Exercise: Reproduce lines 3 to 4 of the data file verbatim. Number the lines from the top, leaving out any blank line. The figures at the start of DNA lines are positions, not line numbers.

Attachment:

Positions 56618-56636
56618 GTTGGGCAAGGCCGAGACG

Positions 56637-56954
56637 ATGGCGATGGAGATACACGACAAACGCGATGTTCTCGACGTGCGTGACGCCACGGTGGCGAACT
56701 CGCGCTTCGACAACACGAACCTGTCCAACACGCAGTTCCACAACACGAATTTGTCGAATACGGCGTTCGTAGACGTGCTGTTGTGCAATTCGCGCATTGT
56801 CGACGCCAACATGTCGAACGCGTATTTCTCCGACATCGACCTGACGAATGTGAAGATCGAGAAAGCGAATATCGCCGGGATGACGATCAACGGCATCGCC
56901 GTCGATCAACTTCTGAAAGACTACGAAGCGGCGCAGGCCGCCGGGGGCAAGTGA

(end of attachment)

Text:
Positions 56637-56954
56637 ATGGCGATGGAGATACACGACAAACGCGATGTTCTCGACGTGCGTGACGCCACGGTGGCGAACT